Spanish banks need more than 40bn euros

Unfinished development Image copyright Getty Images
Image caption Spain's banks have been hit hard by the property crash

The International Monetary Fund's estimate that Spanish banks need to raise around 40bn euros (£32bn; $50bn) of additional capital as protection against potential future losses is already out of date and too low - or so the IMF concedes.

There are two and a half reasons why, when in the coming days Spain finalises how much additional capital its banks need to find, the number will turn out to be greater.

First, the IMF did not fully estimate the possible losses on loans in what bankers call "forbearance" - which is where banks have allowed borrowers in difficulty to temporarily cease payments. A separate independent assessment of Spanish banks' assets, commissioned by the government, is likely to show that the value of some of these loans is less than the IMF has assumed.

Second, there will be further costs for banks from the rebuilding and reorganisation they require to make themselves viable once more.

Third, (actually this is the second-and-a-half reason, because I am unclear about how the Spanish government will address it), the independent assessors may conclude that the banks should make greater provisions for possible losses on their loans to the Spanish government - because the price of Spanish government bonds has deteriorated since the IMF determined the haircut or discount that should apply to these bonds.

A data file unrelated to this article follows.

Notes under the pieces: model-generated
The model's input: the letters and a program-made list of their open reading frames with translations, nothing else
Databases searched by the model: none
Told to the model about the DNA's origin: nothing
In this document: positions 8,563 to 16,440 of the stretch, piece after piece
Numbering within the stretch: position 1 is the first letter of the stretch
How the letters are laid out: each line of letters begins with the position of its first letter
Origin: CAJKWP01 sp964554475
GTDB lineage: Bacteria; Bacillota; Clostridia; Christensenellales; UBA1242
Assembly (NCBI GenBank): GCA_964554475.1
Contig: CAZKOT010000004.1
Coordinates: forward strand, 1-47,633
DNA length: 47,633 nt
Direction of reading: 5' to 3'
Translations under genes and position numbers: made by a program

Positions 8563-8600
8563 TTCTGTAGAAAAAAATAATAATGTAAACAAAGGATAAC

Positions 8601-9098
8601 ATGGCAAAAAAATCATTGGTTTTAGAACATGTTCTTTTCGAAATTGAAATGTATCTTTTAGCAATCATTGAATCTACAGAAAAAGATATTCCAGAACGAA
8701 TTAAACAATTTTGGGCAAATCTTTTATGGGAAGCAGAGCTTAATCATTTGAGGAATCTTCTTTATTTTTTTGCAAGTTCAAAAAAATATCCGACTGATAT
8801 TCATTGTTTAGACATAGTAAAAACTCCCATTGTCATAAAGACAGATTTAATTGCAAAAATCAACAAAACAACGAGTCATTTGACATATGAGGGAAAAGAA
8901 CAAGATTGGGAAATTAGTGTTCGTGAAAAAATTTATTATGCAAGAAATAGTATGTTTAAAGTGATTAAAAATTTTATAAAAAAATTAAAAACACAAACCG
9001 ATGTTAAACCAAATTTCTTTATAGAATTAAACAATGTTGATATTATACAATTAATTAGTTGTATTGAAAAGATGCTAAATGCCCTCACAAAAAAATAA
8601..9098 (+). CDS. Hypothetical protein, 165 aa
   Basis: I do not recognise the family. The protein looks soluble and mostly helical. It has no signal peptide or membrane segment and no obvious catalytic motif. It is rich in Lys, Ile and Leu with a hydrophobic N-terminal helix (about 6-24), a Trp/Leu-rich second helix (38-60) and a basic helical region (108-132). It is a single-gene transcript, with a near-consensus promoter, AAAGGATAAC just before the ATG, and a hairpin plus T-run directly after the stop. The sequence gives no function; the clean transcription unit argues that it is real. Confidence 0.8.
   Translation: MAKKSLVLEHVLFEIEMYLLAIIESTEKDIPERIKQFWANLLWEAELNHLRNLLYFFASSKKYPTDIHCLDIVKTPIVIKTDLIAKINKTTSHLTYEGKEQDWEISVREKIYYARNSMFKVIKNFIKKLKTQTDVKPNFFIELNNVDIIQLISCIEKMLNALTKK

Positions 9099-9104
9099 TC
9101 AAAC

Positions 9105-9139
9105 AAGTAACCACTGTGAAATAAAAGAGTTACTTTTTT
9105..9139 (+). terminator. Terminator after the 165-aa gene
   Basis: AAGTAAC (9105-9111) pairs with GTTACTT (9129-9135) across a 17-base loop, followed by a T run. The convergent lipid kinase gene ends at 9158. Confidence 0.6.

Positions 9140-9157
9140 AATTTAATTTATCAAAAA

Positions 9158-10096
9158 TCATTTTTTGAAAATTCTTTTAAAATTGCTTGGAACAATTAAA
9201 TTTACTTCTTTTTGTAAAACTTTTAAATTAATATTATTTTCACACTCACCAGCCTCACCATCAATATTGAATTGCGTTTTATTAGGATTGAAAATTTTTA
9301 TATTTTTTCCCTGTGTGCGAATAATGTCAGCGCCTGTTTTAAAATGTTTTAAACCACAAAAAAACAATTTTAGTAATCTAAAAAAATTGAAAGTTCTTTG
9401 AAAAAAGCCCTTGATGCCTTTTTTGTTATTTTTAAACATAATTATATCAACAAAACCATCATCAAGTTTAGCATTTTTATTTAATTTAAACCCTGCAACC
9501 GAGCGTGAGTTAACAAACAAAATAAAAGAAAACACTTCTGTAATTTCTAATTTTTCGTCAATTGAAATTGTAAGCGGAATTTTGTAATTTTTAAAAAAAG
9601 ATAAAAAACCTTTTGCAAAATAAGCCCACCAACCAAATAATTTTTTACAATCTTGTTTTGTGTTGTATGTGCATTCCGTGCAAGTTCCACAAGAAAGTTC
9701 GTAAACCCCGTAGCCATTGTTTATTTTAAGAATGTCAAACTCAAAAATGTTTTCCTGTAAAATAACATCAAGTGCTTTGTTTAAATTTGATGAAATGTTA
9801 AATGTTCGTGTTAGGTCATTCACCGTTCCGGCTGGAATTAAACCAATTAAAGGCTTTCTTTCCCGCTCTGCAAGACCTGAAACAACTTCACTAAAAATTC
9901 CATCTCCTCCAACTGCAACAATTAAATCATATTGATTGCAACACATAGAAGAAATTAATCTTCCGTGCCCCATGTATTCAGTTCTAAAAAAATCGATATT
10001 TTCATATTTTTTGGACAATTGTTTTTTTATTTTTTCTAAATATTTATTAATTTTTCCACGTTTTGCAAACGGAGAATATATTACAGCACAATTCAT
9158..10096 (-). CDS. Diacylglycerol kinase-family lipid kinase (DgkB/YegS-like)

What the IMF report confirms is that the finances of the Spanish government and of the Spanish banks live and die together - in that the banks hold around two-fifths of Spanish central government debt, which is equivalent to 8% of all the banks' loans and investments. Or to put it another way, the Spanish government would have struggled to finance itself without loans from the banks and the banks would be bust if the government were to go bust.

All of which reinforces the likelihood of the Spanish government receiving a substantial bailout package from the eurozone's European Financial Stability Facility - because it cannot borrow the sums required by its banks from its banks (doh!) and right now other investors are increasingly reluctant to lend to it.

For what it's worth, about 10 days ago I said on the Ten O'Clock News that Spanish banks may need around 85bn euros of additional capital, including the 23.5bn already requested by Spain's fourth biggest bank, Bankia.

By the way, it is worth noting that the IMF concludes that Spain's two biggest banks, Santander and BBVA, do not need to raise any additional capital.

The bulk of the hole in Spanish banks is in seven former savings banks, including Bankia, that already rely on financial support from the government, and collectively represent more than a fifth of all loans in Spain.

These banks have a high share of mortgage lending and are heavily exposed to commercial property and construction lending - which is what has done for them, because Spain's housing market is weak and becoming weaker, and its commercial property sector is a basket case.